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Cool, modern and flood-proof: New house on the Thames for a family of 10

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March 25, 2014

The Garden House by De Matos Ryan (Photo: De Matos Ryan/© Hufton+Crow)

The Garden House by De Matos Ryan (Photo: De Matos Ryan/© Hufton+Crow)

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A new house on the Thames in London not only accommodates a family of 10, but offers special flood-prevention measures and a clever scheme for taking in natural light while maintaining privacy. It’s called the Garden House, as it sits in a sunken garden courtyard surrounded by open terrace and greenery. But its real achievements are harder to guess. The sculptural volumes contain a five-bedroom house; the glamorous-looking courtyard is actually a high-sided watertight concrete container, and the blank upper walls conceal light wells that cleverly let in sunlight without overlooking the neighbors.

When a new marriage created a family with seven children, architects De Matos Ryan were called in to add an extension to a house near the Thames in London. However, the requirements changed when another child was on the way and the idea of replacing the old garden shed with rooms for the older children was re-examined. It was decided that the new, larger building would house the parents and younger children.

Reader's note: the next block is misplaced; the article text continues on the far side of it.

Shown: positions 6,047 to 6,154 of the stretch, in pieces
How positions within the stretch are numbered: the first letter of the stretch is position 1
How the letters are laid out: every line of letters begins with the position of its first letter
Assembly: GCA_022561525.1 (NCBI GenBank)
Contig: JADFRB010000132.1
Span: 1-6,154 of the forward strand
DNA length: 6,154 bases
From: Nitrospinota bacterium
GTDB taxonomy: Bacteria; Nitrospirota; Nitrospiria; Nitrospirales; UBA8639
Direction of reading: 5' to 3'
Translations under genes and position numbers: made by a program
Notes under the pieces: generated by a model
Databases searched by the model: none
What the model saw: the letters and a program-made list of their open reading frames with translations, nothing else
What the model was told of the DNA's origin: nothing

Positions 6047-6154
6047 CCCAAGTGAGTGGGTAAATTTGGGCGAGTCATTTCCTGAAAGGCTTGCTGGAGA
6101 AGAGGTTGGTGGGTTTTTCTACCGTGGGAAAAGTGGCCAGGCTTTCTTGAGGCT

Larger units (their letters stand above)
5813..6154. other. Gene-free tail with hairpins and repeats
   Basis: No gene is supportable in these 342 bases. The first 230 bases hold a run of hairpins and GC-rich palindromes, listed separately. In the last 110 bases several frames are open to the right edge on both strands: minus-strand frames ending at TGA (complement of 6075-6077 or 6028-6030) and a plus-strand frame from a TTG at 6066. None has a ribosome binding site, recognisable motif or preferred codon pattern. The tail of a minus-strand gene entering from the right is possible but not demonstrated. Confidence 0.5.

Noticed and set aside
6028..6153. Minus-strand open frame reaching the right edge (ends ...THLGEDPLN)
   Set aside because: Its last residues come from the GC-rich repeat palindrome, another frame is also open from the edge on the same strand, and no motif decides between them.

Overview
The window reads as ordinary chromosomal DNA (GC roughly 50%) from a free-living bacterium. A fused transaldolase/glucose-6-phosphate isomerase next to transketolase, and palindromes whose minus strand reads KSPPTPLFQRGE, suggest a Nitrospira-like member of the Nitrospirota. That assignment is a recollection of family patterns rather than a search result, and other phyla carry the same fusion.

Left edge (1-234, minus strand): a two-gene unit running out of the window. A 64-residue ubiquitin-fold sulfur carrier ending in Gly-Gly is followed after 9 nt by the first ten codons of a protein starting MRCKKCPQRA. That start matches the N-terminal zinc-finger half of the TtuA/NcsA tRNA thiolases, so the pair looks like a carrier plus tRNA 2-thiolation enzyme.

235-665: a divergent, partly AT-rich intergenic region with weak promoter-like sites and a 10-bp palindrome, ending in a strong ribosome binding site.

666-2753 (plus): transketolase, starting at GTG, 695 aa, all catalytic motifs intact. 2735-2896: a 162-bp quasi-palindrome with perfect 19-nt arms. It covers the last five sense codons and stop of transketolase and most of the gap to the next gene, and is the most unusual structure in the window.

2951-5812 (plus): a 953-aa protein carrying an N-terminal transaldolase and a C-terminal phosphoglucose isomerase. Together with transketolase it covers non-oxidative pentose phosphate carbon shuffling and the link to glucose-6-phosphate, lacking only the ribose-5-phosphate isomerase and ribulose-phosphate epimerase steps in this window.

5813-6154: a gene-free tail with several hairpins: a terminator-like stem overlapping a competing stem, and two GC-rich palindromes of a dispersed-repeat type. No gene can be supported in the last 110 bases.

But to fit the necessary rooms, the house needed two stories. As most of the neighboring properties are single-story, this meant the new house would have to be partly below ground. So a scheme was devised to lower the garden, bringing the house down a level and creating a private, enclosed outdoor space.

A swimming pool in reverse

The Garden House sits in a sunken courtyard (Photo: De Matos Ryan/© Hufton+Crow)

Unlike many of the new and increasingly elaborate basement conversions being created all over London at the moment, this was only a single-level excavation. Still, being on low-lying land, it had to meet new regulations with regard to flood protection. So the architects created what they call "a swimming pool in reverse," by tanking the excavated area with a waterproof membrane and concrete. This protection runs up above the floor of the garden courtyard, providing a dry well, if you like, into which the house was sited, leaving space for the paved terrace and garden area, which includes a path from the old house.

Light without overlooking

The house in its sunken white setting looks like a stylish modernist cube, with a solid white concrete volume perched lightly over the glass-walled ground floor. Open-plan spaces on the ground floor connect with the new level courtyard area, creating a large open terrace space that also links with the old Victorian house, now the domain of the teenage children.

The structure has an open corner, with no visible support (Photo: De Matos Ryan/© Hufton+C...